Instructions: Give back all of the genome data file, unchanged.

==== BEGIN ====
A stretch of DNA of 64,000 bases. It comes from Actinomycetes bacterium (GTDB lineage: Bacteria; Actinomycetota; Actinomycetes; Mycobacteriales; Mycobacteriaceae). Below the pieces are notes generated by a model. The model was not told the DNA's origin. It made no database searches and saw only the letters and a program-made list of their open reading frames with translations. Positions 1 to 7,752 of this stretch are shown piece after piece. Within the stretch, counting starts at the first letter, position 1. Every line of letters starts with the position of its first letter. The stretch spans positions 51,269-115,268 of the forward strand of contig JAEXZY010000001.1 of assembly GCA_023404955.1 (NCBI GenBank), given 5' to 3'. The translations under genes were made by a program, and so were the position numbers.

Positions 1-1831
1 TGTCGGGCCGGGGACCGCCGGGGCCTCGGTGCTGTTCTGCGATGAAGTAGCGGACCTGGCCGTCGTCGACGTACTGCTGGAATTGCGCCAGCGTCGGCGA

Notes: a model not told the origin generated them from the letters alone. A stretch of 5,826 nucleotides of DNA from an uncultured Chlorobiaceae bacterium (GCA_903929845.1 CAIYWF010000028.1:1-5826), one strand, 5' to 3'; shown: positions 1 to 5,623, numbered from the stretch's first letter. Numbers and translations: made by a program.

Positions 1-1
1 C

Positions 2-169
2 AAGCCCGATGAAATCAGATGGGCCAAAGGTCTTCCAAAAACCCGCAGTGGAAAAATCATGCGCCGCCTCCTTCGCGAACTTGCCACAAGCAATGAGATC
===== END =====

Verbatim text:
A stretch of DNA of 64,000 bases. It comes from Actinomycetes bacterium (GTDB lineage: Bacteria; Actinomycetota; Actinomycetes; Mycobacteriales; Mycobacteriaceae). Below the pieces are notes generated by a model. The model was not told the DNA's origin. It made no database searches and saw only the letters and a program-made list of their open reading frames with translations. Positions 1 to 7,752 of this stretch are shown piece after piece. Within the stretch, counting starts at the first letter, position 1. Every line of letters starts with the position of its first letter. The stretch spans positions 51,269-115,268 of the forward strand of contig JAEXZY010000001.1 of assembly GCA_023404955.1 (NCBI GenBank), given 5' to 3'. The translations under genes were made by a program, and so were the position numbers.

Positions 1-1831
1 TGTCGGGCCGGGGACCGCCGGGGCCTCGGTGCTGTTCTGCGATGAAGTAGCGGACCTGGCCGTCGTCGACGTACTGCTGGAATTGCGCCAGCGTCGGCGA

Notes: a model not told the origin generated them from the letters alone. A stretch of 5,826 nucleotides of DNA from an uncultured Chlorobiaceae bacterium (GCA_903929845.1 CAIYWF010000028.1:1-5826), one strand, 5' to 3'; shown: positions 1 to 5,623, numbered from the stretch's first letter. Numbers and translations: made by a program.

Positions 1-1
1 C

Positions 2-169
2 AAGCCCGATGAAATCAGATGGGCCAAAGGTCTTCCAAAAACCCGCAGTGGAAAAATCATGCGCCGCCTCCTTCGCGAACTTGCCACAAGCAATGAGATC